Author(s): Fruchter O, Kramer MR
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Abstract INTRODUCTION: Retrieval of aspirated foreign bodies (FB) by flexible bronchoscopy is challenging. Many types of ancillary equipment, including forceps, grasping claws, snares, balloon-tipped catheters and magnets, have been developed to allow FB extraction using flexible bronchoscopes. The ability to remove a FB by flexible cryoprobe (cryoextraction) depends on the cryoadhesive properties of the retrieved object, which in turn depends on its physical properties. OBJECTIVES: Our aim was to explore ex vivo on a lung model the cryoadhesive properties of various commonly aspirated objects. METHODS: The tested FB compromised of nine organic and nine inorganic commonly aspirated objects. An attempt was made to retrieve each object from a lung model by flexible cryoprobe at 5 and 10 s application time and following rinsing by normal saline. RESULTS: Whereas most organic objects (for example chicken and fish bones) were retrievable by cryoprobe, most inorganic objects (for example safety pin and paper clip) are not retrievable by cryoadhesion. On the other hand, several inorganic objects (for example dental cup) despite their low water content were cryoadhesive. CONCLUSION: FB retrieval by cryoprobe is feasible for many organic and inorganic aspirated objects. However, the cryoadhesive properties of most inorganic FB and several organic objects is unpredictable, hence, if the nature of the FB is known, an identical object should be used to practice the technique of retrieval in vitro, prior to attempting to perform the procedure in the patient. © 2014 John Wiley & Sons Ltd.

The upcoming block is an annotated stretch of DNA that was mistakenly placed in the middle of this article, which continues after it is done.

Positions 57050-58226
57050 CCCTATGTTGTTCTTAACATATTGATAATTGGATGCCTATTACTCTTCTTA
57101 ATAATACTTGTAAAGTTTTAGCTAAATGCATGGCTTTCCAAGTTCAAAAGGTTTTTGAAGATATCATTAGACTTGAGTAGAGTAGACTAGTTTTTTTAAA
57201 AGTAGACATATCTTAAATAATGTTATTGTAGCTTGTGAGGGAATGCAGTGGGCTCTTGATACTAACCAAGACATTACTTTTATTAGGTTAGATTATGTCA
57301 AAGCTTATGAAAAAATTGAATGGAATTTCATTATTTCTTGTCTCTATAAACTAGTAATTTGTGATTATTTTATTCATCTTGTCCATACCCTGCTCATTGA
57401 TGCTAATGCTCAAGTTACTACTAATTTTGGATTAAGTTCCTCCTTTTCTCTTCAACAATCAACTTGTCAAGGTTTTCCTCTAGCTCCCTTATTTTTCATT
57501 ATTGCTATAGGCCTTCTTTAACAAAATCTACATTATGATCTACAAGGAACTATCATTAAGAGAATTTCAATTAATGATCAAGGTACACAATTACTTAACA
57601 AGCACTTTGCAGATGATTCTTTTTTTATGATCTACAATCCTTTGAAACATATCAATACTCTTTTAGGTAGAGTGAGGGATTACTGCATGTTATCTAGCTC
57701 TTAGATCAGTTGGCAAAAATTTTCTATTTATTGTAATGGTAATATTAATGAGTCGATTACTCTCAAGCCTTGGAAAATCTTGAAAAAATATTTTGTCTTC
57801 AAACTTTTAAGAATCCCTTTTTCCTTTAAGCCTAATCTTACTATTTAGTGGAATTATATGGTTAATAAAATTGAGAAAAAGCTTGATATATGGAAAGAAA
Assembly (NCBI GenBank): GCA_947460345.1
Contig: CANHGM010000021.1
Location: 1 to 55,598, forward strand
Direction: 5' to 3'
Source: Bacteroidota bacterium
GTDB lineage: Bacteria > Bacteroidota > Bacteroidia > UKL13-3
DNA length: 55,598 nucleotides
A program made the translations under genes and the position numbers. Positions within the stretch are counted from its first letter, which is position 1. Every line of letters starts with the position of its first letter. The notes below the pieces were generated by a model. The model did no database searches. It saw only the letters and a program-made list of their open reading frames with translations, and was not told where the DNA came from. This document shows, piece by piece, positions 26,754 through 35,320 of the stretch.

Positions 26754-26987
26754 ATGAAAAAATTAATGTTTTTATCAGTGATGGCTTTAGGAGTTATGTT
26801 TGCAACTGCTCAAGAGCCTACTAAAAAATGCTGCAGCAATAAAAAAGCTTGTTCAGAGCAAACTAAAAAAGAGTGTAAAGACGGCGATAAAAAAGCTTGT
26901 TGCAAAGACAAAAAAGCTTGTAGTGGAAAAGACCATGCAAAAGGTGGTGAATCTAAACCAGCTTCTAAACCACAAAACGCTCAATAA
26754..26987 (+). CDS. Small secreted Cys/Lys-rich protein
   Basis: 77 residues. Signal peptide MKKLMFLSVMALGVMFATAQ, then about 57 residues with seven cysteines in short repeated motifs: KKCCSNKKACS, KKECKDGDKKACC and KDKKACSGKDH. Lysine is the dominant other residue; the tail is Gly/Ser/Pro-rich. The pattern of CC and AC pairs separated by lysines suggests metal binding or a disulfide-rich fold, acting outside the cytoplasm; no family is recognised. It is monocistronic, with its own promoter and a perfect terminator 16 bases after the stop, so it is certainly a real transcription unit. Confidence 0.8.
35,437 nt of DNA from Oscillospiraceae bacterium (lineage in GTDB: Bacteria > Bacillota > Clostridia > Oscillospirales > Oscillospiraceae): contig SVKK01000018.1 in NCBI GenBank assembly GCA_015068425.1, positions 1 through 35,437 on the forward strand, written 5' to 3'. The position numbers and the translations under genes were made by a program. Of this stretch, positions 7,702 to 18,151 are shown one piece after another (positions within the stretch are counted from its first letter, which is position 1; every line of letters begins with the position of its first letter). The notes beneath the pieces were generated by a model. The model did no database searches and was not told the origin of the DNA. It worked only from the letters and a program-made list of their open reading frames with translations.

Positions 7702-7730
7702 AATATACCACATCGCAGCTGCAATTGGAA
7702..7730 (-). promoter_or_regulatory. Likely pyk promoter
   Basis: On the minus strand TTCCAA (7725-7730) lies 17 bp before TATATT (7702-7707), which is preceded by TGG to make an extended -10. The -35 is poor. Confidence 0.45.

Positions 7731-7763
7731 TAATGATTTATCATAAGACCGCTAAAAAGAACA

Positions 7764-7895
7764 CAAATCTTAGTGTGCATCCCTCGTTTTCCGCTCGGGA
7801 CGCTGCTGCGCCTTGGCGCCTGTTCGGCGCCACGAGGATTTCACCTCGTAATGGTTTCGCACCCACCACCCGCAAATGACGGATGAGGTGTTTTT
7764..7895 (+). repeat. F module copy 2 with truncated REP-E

This article was published in Clin Respir J
and referenced in Journal of Lung Diseases & Treatment